Our Roads, Our Story: Wilkinson Boulevard
Drive west on Wilkinson Boulevard, beyond uptown’s gleaming glass towers, and the past surrounds you. Amid the industrial warehouses and barbed-wire fence lots filled with tractor-trailers, faded neon glows on the rusted signs of converted service stations, roadside motels, and drive-in restaurants. In other parts of town, developers would have long since bulldozed these buildings for a condo project or a Harris Teeter parking lot. But on Wilkinson Boulevard, they are a source of pride.
Few places are more familiar on Wilkinson than Bar-B-Q King. Follow the curved arrow of its sign, and most days you’ll see a lot full of cars. Behind the counter, a static buzz fills the room as co-owner Gus Karapanos flips on the speaker system.
“Same one we’ve had for 40 years,” he says. “People love to hear it.” The sign, too, has been the same since Karapanos’s uncles opened the place back in 1959. Except for a few days after Hurricane Hugo knocked it down in 1989, that sign and the billboard–sized, ice-cream-eating Inuit at Dairy Queen next door have remained constants in a changing neighborhood.
Bar-B-Q King gained national attention after Guy Fieri featured the restaurant on his “Diners, Drive-Ins and Dives” in 2007. But longtime regulars still make up the bulk of business here, Karapanos says. Two things set the drive-in restaurant apart from many restaurants—consistency and a willingness to work hard.
In this buttoned-down town, we tend to think of work as something you do in an air-conditioned cubicle. A trip down Wilkinson Boulevard shows that many Charlotteans still know how to roll up their sleeves and work with their hands.
Like most other things in Charlotte, Wilkinson Boulevard has its roots in banking and mills. William Cook Wilkinson, president of Merchants and Farmers Bank uptown in the 1920s, landed a spot on the state’s new highway commission during the first construction boom that transformed many old wagon paths into paved highways. He pushed for an east-west route that would pass through Mecklenburg and Gaston counties and connect two mills he owned. When Wilkinson Boulevard opened in 1926 as a section of U.S. Highway 74, the first paved, four-lane highway in the South, The Charlotte Observer touted it as “a showplace of the South.” From the beginning, though, this was no bankers’ boulevard. In the 1920s, Charlotte nearly doubled its population, from 46,000 to 82,000, and began expanding outward. Wealthier residents clustered in the southern and eastern sides of town, leaving the less affluent to the north and west sides. By the 1930s, the neighborhoods along Wilkinson became havens for truck drivers and mill workers, plumbers and pavers.
West side people made things—clothes and houses and tons of steel. In its nine decades on Wilkinson, the Southern Engineering Co. produced arches for the Wells Fargo skyscraper uptown and support beams for the I-77/I-85 interchange. The sprawling plant, which sat across the street from Bar-B-Q King, was dubbed “Little Pittsburgh.” Its owners wore the nickname with pride, painting it in large letters on the roof so plane passengers landing at the nearby airport would see.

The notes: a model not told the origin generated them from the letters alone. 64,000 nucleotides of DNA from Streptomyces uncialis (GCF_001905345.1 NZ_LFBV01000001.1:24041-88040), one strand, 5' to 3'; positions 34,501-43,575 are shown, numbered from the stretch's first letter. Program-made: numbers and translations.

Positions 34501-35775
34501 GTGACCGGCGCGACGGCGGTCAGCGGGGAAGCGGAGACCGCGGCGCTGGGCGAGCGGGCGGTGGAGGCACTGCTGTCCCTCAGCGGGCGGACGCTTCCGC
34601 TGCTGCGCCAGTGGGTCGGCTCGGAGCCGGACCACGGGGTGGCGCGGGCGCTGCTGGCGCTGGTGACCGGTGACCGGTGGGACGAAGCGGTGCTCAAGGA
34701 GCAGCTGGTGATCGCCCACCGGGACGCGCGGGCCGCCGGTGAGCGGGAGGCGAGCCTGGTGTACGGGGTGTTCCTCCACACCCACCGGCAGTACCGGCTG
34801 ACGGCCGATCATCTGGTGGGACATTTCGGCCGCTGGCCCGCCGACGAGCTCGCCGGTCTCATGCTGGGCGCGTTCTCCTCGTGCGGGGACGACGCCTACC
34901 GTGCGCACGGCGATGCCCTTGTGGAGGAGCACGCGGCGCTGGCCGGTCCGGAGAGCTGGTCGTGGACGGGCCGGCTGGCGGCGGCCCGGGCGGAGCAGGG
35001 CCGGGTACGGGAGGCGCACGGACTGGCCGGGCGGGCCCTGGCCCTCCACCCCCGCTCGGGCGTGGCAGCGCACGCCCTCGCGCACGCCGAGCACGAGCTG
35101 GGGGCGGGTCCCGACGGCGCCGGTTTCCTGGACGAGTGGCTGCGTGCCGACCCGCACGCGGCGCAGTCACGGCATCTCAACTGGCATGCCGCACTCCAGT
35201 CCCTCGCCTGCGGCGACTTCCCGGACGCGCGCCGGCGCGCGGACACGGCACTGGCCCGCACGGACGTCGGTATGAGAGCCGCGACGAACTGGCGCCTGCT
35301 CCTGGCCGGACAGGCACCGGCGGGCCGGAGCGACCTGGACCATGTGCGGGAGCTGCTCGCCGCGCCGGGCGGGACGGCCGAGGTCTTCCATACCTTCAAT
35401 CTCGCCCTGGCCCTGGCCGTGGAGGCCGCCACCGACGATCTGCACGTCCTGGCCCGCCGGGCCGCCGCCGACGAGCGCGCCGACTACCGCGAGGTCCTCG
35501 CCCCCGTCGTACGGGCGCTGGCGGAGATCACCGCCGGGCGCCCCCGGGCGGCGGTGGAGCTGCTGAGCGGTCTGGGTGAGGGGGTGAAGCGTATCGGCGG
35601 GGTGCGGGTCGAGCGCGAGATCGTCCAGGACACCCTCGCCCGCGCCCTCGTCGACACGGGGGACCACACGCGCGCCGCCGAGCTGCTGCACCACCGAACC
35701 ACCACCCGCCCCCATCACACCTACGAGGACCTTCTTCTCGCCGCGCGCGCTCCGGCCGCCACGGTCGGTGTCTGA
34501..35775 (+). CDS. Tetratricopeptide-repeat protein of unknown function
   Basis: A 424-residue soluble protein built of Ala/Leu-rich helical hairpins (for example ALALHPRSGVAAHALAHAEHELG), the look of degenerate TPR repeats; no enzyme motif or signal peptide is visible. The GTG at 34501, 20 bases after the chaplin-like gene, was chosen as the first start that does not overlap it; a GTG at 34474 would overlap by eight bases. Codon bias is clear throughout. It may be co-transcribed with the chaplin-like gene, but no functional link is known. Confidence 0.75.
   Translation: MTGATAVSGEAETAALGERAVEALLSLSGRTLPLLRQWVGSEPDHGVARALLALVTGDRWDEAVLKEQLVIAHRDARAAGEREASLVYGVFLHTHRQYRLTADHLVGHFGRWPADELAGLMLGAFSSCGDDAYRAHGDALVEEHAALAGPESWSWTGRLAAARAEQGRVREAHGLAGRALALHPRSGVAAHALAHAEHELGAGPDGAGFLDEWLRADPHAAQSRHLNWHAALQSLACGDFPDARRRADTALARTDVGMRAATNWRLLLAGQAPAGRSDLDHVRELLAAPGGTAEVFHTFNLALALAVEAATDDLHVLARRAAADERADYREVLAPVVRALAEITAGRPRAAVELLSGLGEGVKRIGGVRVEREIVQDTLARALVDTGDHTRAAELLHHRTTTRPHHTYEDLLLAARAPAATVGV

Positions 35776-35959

West side people fixed things, such as the countless cars that passed through each day. U.S. Highway 74 stretches west to Asheville and east, where it becomes Independence Boulevard before heading on to Wilmington on the coast. Before I-85 opened in the 1960s, U.S. 74 was the main highway route to all points west. Wilkinson carried vacationers to unspoiled mountains, Gaston County mill owners to their money in uptown banks, and mill workers to the shops and movie theaters in Charlotte. Service stations and roadside motels sprang up, especially as Americans’ prosperity and love of cars blossomed in the 1950s. New restaurants, such as Ranch House and Copal Grill, many built by newly arrived Greek immigrants, also provided entertainment.
But not everything was vintage Americana. As early as the 1930s, the rural stretch of Wilkinson near the Gaston County line was home to several taverns that sold illegal liquor to farmers and mill workers. Closer in, motels such as Greenwich Village Road House drew complaints of loud and drunken parties and hourly room rentals. Neighbors succeeded in shutting the place down in 1937, but the experience foreshadowed worse problems to come.
When I-85 opened in 1965, the slowdown in traffic hurt many of the businesses on Wilkinson. During the next decades, the Gaston County cotton mills and many other manufacturers in the area fell on hard times. By the 1980s, Wilkinson Boulevard became better-known for its dangerous nightlife than for the hardworking people who still lived there. Farther out toward the county line, some roadside saloons came under biker gang control.
After years of neglect, businesses have begun to rediscover the area. A Wal-Mart opened in 2006, bringing a much-needed grocery store and spurring smaller retail shops to open nearby. A few miles to the west, just across the street from the faded sign on the shuttered Ranch House restaurant, a futuristic airport parking deck glitters in the sun.
Back at Bar-B-Q King, the early dinner crowd starts to trickle in around 4 p.m.
“I’m 58 and I’ve been coming here for 50 years,” a man in a postal uniform says, slapping Karapanos on the shoulder.
Can he stick around to talk some more?
“Can’t,” he says, opening the door. “Have to get back to work.”